Trump doubles down after telling Democratic congresswomen to 'go back' to their countries

President TrumpDonald John TrumpSenate gears up for battle over witnesses in impeachment trial Vulnerable Democrats tout legislative wins, not impeachment Trump appears to set personal record for tweets in a day MORE on Sunday night doubled down amid a growing backlash over his earlier tweets telling a group of Democratic congresswomen that they should "go back" to the countries that they came from.

"So sad to see the Democrats sticking up for people who speak so badly of our Country and who, in addition, hate Israel with a true and unbridled passion. Whenever confronted, they call their adversaries, including Nancy PelosiNancy PelosiVulnerable Democrats tout legislative wins, not impeachment Photographer leaves Judiciary hearing after being accused of taking photos of member notes Overnight Health Care — Presented by That's Medicaid — House passes sweeping Pelosi bill to lower drug prices | Senate confirms Trump FDA pick | Trump officials approve Medicaid work requirements in South Carolina MORE, 'RACIST,'" Trump said in a pair of tweets.

"Their disgusting language and the many terrible things they say about the United States must not be allowed to go unchallenged. If the Democrat Party wants to continue to condone such disgraceful behavior, then we look even more forward to seeing you at the ballot box in 2020!" he continued.

Trump was responding to outrage over comments he made earlier on Sunday in which he targeted a group of unnamed progressive congresswomen "who originally came from countries whose governments are a complete and total catastrophe."

In the tweets, which appeared to be directed at Reps. Alexandria Ocasio-CortezAlexandria Ocasio-CortezTrump tweet mocking Greta Thunberg sparks backlash The Memo: Pelosi-Trump trade deal provokes debate on left Alexandria Ocasio-Cortez blasts Tucker Carlson as 'white supremacist sympathizer' MORE (D-N.Y.), Ilhan OmarIlhan OmarIlhan Omar responds to 'Conservative Squad': 'Imitation is the sincerest form of flattery' Biden narrowly ahead in Iowa as Sanders surges, Warren drops: poll Sanders, Omar to hit campaign trail in New Hampshire MORE (D-Minn.), Rashida TlaibRashida Harbi TlaibIlhan Omar responds to 'Conservative Squad': 'Imitation is the sincerest form of flattery' House passes bill that would give legal status to thousands of undocumented farmworkers Biden narrowly ahead in Iowa as Sanders surges, Warren drops: poll MORE (D-Mich.) and Ayanna PressleyAyanna PressleyIlhan Omar responds to 'Conservative Squad': 'Imitation is the sincerest form of flattery' Sanders, Omar to hit campaign trail in New Hampshire Booker unveils legislation for federal bill to ban discrimination against natural hair MORE (D-Mass.), the president suggested they "go back and help fix the totally broken and crime infested places from which they came."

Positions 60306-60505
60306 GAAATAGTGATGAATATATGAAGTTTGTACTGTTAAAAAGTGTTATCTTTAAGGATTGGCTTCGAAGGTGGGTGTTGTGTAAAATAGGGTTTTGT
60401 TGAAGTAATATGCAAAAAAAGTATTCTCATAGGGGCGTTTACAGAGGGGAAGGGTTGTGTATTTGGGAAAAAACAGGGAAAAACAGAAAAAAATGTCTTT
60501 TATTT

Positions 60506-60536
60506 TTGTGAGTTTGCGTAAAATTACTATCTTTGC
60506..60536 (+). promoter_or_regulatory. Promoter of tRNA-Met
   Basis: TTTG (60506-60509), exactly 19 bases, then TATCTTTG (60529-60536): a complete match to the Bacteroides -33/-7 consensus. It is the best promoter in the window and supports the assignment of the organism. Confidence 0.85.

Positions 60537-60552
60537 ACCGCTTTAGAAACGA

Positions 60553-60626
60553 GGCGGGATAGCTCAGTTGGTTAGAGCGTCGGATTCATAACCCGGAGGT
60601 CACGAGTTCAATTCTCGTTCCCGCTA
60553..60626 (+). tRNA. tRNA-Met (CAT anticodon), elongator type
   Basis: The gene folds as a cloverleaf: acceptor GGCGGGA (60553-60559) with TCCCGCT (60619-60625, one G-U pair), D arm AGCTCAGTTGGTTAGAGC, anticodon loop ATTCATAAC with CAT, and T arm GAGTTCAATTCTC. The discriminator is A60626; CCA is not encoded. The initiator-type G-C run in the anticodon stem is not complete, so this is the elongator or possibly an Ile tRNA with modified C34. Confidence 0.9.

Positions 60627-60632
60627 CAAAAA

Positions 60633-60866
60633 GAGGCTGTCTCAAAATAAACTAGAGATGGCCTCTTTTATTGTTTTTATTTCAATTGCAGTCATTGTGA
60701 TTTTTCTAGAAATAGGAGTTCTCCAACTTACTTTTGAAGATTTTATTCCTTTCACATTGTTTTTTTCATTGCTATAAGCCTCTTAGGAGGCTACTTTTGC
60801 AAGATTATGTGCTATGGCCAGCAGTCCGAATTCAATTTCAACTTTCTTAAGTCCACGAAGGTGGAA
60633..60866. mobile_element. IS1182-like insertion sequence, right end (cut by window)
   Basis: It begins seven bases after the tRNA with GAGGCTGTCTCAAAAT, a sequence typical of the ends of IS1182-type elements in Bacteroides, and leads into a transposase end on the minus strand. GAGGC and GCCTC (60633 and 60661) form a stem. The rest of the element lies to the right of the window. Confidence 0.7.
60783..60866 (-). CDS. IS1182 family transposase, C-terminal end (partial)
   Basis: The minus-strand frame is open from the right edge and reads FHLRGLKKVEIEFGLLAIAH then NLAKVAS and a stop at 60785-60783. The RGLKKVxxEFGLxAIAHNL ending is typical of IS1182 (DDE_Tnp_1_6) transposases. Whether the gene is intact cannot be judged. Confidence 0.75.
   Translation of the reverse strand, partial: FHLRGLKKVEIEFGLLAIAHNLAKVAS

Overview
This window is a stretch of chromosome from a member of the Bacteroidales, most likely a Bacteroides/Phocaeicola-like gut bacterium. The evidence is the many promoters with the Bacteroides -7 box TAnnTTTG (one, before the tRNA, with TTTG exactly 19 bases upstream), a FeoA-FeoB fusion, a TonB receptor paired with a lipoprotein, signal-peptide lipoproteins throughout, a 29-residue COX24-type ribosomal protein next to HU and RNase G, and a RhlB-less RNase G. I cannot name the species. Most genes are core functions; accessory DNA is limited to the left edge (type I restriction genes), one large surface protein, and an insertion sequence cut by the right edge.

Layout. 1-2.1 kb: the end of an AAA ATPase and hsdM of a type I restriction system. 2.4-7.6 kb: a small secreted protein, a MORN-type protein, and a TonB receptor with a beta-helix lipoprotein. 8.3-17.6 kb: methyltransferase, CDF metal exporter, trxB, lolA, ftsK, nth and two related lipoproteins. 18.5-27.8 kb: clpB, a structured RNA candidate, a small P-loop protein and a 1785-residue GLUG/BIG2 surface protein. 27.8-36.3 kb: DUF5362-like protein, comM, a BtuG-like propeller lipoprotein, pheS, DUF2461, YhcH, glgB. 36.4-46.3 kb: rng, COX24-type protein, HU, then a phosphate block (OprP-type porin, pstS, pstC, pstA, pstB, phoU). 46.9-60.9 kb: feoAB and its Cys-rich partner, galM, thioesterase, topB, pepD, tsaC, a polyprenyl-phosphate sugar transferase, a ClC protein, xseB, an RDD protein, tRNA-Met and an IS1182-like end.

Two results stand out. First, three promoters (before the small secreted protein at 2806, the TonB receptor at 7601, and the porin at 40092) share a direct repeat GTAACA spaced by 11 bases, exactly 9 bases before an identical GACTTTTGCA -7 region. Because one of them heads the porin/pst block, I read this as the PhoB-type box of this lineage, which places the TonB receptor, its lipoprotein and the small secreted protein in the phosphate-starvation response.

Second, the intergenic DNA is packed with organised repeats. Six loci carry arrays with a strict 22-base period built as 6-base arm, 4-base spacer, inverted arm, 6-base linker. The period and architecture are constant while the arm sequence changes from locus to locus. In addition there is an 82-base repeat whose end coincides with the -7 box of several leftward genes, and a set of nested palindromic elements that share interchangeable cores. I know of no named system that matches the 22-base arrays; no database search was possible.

Trump's comments were swiftly condemned as racist by his critics. All four of the freshman congresswomen are U.S. citizens, and only Omar, who came to the U.S. as a refugee from Somalia, was born outside the U.S.

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The furor over Trump's tweets offered an increasingly fractious Democratic Party the chance to unify in its criticism of the president. The party has been riven by infighting over the past week, sparked by an interview Speaker Nancy Pelosi (D-Calif.) gave to The New York Times last Sunday in which she made remarks about the freshman congresswomen that were seen by some as dismissive. 

The tensions within the party escalated after Ocasio-Cortez told The Washington Post that she felt Pelosi was targeting women of color, though the New York Democrat said she doesn't believe the Speaker is racist.

The dispute was further amplified on Friday after the House Democratic Caucus's official Twitter account tore into Ocasio-Cortez's chief of staff, Saikat Chakrabarti, over comments he made about Rep. Sharice DavidsSharice DavidsDemocrat representing Pennsylvania district Trump carried plans to vote to impeach  Vulnerable Democrats feel heat ahead of impeachment vote Sharice Davids to vote for Trump impeachment articles: 'The facts are uncontested' MORE (D-Kan.), who is Native American.

Nonetheless, Trump's tweets Sunday provided Democrats with an opportunity to show a united front, however temporary. 

Democrats across the spectrum, from Ocasio-Cortez's fellow progressives to close Pelosi allies such as Rep. Hakeem JeffriesHakeem Sekou JeffriesJeffries blasts Trump for attack on Thunberg at impeachment hearing Live coverage: House panel debates articles of impeachment The Hill's Morning Report - Sponsored by AdvaMed - An unusual day: Impeachment plus a trade deal MORE (D-N.Y.), denounced the tweets, with Jeffries calling Trump a "racial arsonist."

Trump waded into the intraparty dispute earlier in the week, telling reporters that he felt Ocasio-Cortez was being "disrespectful" to Pelosi.